University of Miami

Former Wichita State coach reflects on Miami’s first title

University of MIami Basball coach Ron Fraser holds the College World Series trophy as team members Eddie Escribano (left) and Phil Lane (right) carry Fraser around the field, following Miami's 9-3 win over Wichita Sate in the NCAA College World Series.
University of MIami Basball coach Ron Fraser holds the College World Series trophy as team members Eddie Escribano (left) and Phil Lane (right) carry Fraser around the field, following Miami's 9-3 win over Wichita Sate in the NCAA College World Series. AP

Friday marked the 33rd anniversary of Miami’s first national championship in baseball.

Gene Stephenson, whose Wichita State team lost 9-3 to those 1982 Hurricanes, not only harbors no ill will toward Miami but says he considered a request by legendary coach Ron Fraser to come to Coral Gables and take over the program.

Fraser was replaced by assistant Brad Kelley after retiring in 1992. Kelley was fired after one season with current coach Jim Morris taking over in 1994.

“Ron Fraser was a great friend of mine,” said Stephenson, who spent time Friday by the batting cage chatting with Morris.

“At one time, Ron wanted me to be his heir apparent. I just couldn’t leave what we were doing in Wichita. I had guys in Wichita I was concerned about. I couldn’t leave.”

The 1982 Hurricanes won school’s first major national championship as they beat Stephenson’s Shockers twice in the tournament.

Broadcast nationally by ESPN, Miami’s “Grand Illusion” hidden-ball play against Wichita State during the College World Series brought plenty of recognition to the game — and the tournament.

College baseball’s final series enjoyed much success and popularity during the 1980s as Rosenblatt Stadium was expanded because of the heavy demand for tickets.

In 2010, the final CWS was held at Rosenblatt, with the series moving to downtown Omaha and 24,000-seat TD Ameritrade Park.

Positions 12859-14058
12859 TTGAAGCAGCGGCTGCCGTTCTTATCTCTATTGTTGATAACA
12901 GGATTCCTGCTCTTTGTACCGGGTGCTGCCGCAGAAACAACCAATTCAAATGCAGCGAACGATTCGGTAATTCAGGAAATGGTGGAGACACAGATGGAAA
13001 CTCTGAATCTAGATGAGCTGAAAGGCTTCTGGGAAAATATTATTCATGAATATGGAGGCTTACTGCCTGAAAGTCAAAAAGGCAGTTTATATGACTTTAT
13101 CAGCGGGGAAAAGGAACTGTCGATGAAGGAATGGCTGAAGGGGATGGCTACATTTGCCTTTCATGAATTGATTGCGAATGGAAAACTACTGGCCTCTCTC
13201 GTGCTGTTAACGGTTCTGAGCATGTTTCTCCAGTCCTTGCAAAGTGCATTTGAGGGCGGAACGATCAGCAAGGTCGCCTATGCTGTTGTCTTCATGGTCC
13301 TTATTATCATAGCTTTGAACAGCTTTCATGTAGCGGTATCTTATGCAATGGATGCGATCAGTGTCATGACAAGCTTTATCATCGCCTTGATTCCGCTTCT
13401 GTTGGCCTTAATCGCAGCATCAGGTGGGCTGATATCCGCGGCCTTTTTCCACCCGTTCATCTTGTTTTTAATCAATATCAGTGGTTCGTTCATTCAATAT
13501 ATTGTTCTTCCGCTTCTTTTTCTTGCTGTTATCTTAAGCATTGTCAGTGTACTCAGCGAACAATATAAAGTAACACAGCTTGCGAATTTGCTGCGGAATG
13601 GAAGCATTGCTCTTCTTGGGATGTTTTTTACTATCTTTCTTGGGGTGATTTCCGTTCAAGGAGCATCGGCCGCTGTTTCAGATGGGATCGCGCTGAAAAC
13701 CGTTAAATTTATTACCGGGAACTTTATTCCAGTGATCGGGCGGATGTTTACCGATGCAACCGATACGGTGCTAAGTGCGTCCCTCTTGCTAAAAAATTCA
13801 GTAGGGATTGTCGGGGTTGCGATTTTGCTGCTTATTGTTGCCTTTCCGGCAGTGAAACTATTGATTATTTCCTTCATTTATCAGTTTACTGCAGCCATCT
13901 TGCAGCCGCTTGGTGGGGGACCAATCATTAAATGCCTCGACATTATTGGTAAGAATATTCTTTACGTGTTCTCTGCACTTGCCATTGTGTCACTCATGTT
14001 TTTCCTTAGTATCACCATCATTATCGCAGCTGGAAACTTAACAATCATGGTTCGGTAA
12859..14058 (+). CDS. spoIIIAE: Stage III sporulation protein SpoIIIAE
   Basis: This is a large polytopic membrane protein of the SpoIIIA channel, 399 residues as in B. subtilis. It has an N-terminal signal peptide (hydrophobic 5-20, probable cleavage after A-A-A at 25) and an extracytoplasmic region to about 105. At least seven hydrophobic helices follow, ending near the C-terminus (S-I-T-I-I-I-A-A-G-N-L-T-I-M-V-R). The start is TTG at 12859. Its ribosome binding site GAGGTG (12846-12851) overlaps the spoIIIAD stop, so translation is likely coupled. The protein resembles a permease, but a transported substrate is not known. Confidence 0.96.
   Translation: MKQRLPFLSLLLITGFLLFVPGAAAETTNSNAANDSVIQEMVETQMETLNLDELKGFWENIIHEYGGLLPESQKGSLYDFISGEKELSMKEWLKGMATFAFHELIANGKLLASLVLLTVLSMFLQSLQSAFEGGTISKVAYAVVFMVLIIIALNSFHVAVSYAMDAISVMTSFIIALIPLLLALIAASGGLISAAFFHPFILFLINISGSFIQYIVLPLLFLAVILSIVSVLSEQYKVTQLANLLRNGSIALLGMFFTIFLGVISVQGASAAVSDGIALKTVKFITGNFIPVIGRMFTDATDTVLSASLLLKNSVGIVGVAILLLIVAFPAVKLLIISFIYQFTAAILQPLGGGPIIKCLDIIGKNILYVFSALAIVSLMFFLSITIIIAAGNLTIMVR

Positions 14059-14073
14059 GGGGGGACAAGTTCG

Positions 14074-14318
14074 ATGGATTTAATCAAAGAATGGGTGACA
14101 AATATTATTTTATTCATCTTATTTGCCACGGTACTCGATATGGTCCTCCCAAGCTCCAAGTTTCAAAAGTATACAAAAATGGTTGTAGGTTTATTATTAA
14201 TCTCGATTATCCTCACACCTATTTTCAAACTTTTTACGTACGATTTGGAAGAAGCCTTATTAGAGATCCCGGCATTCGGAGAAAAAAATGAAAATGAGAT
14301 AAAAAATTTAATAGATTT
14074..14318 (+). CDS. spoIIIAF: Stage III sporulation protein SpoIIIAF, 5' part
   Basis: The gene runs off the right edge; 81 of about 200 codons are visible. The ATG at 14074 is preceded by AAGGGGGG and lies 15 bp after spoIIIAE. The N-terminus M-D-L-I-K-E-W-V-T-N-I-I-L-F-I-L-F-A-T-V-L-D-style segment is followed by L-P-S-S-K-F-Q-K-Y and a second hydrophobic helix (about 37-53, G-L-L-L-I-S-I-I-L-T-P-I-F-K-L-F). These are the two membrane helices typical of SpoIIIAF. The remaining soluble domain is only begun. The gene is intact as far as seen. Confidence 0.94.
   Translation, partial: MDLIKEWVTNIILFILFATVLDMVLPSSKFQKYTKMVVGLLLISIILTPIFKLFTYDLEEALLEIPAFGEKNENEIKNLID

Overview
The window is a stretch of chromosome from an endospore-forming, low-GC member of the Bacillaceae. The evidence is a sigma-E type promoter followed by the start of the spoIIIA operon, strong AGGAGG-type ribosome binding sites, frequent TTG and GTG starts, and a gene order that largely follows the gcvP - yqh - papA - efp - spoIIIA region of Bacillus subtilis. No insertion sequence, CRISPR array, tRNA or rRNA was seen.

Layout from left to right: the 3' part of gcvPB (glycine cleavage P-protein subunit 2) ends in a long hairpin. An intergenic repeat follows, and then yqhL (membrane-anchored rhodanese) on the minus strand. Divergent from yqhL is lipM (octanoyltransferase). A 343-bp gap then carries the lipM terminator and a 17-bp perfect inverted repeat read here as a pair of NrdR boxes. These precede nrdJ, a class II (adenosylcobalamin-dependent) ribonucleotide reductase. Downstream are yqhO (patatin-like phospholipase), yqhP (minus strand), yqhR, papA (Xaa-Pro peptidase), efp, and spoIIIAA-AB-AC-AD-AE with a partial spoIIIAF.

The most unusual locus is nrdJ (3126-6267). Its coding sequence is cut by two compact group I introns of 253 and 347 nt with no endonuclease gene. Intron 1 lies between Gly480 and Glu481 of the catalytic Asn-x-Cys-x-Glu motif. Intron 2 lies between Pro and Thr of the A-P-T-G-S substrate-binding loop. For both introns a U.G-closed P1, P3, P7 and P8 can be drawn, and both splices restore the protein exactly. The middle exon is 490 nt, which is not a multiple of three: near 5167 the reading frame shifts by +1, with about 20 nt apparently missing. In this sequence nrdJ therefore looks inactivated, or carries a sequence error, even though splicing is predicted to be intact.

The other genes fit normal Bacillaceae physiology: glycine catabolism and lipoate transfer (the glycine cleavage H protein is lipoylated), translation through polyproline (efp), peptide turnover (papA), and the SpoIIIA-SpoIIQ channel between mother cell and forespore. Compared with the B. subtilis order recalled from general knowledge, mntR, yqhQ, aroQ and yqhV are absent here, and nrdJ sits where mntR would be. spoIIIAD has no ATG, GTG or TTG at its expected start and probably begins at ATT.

The $125-million park is under contract to host the CWS through 2035.

“I think all of this has been way overdue,” said Stephenson, who was fired after 36 seasons at Wichita State in 2013 despite taking the Shockers to Omaha seven times and winning a national title in 1989. “There have been so many great teams and players come through here. It’s been extraordinary for many, many years. Teams today are so good, the talent is spread across the country.

“This is a great thing to watch.”

FRIENDLY FACE

Miami ace Andy Suarez had an admirer on the field for Friday’s opening workouts.

Ava Ambrose, a soccer player at Miami, is from Omaha and is spending the summer interning for the local NBC affiliate.

Ambrose and Suarez have also been dating for the past year.

Wearing her press credential and watching batting practice from the field, Ambrose smiled when recalling the first time she told Suarez where she was from and seeing his reaction.

Ambrose, a junior this past season, has been in Omaha the past few weeks rooting on her Hurricanes to make it here from afar.

“I go to the series every year, so it’s great to see my team here,’’ Ambrose said. “I know the rivalry between Nebraska and Miami, so I upset some family members by going to Miami.

“But this is cool. This is really fun.’’

APPRECIATION

The University of Florida is back in Omaha for the first time since 2012 — with coach Kevin O’Sullivan saying after making it to the CWS inconsecutive years from 2010-12, the long drought made him really appreciate this run to Nebraska.

“I think I’ve enjoyed this journey a little bit more than the other ones,” O’Sullivan said. “I think I’ve maybe kind of taken a step back and appreciate how difficult it is to get here.’’

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